Right... I think I'm aware of all the effects you mentioned. Just don't have time to go into all of it right now.
If you look at Verhoeven's notes (early chapter(s) plus appendix I think), you will see that he talks about multiple-faceted knife edges on the laser goniometer. So the laser shines on both the micro-bevel and the back-bevel. So typically, you get a total of four spots (two on each side).
Normally, the multiple facets (micro bevel, back bevel, and then the side of the knife) form a convex polygonal cross section. So the microbevel has the largest included angle, and deflects the light the most, producing the widest two spots. Next, the included angle of the back-bevel is a bit smaller, and creates two spots which are closer together. Finally the sides of the knife have the smallest included angle of them all, and creates the spots which are closest to gether. In this example, there would be a total of six laser spots (three on each side, from microbevel, back-bevel, and the side of the knife).
If the cross-section of the knife is not convex (ie: a hollow grind), then the order of the spots can be changed around.
Maybe (?) one way to avoid confusion is simply to cover the sides of the knife with black tape, then the reflections will only be from the micro-bevel and back-bevel? Don't know if this works well in practice or not.
Curved surfaces act like having a million little faceted bevels. So you get a "smear" of spots. This is interesting, but makes things harder to understand. The "smear" is caused by two things, I think. The first is a curved bevel (such as a convex bevel). The second is scratches and unevenness in the surface. Ignoring the surface-scratches/texture, let's assume the convex edge has a mirror polish. Then the smeared out reflections represent the range of angles along the convex bevel. Each point in the smear, can be thought of as representing the angle of an infinitesimal tiny bevel facet (where the smooth convex bevel is thought of as being composed of an infinte number of tiny facets, just like a circle can be thought of as a polygon with an infinite number of sides).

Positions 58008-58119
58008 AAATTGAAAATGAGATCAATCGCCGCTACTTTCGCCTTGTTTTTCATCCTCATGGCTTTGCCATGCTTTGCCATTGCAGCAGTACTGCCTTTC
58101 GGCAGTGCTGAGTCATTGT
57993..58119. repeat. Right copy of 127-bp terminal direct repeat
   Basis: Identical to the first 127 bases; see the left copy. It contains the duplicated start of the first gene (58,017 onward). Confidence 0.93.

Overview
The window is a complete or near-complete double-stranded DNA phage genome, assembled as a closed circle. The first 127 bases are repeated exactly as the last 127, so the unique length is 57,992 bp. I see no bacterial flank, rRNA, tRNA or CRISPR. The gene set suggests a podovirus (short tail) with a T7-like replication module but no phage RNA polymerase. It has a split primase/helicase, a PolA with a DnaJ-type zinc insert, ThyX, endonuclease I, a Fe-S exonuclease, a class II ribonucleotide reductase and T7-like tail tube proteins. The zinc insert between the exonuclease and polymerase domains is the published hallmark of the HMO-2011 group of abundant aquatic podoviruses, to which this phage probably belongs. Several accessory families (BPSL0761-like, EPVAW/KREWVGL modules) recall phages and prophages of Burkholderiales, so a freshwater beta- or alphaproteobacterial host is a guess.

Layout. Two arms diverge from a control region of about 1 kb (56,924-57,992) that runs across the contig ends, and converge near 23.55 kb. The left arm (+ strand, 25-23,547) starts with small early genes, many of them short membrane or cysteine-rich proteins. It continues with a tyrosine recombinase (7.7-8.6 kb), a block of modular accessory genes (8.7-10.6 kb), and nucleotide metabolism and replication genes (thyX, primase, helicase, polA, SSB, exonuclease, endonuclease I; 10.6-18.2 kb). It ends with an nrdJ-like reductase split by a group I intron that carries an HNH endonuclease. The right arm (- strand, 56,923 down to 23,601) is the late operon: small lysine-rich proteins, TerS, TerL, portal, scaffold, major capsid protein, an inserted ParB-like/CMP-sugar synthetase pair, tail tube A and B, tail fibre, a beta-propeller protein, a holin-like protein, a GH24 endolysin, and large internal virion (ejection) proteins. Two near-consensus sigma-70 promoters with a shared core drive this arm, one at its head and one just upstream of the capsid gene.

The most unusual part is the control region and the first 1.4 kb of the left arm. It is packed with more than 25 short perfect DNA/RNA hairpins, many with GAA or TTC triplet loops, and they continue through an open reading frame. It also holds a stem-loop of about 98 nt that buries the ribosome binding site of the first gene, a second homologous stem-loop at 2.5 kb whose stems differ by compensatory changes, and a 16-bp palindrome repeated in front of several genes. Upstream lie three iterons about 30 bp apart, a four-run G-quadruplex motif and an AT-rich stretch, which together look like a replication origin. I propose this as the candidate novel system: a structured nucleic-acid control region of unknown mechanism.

Sorry, leaving out some details, and I'm not explaining things very well. But I think this is enough that all the details can be figured out without too much trouble. If not, I'll have a more detailed post for you guys.
In the goniometer that I want to build, I'm hoping to use some optics to shrink the diameter of the laser beam, so that you are only checking the angles for a small spot on the knife. Not sure about the pratical issues of this, but you could easily use a binocular which is say, 8x magnification, to shrink the beam diameter by a factor of 8. In a real lab, they have "beam expanders" that they could run backwards to shrink the beam, and they have fancy collimator lenses, etc. But all that's too expensive, I'm going to use a pair of cheapo $20 binoculars. Just shine light into the main aperature, and out the eyepiece will be a thinner beam. You may have to play with the focus a bit, though.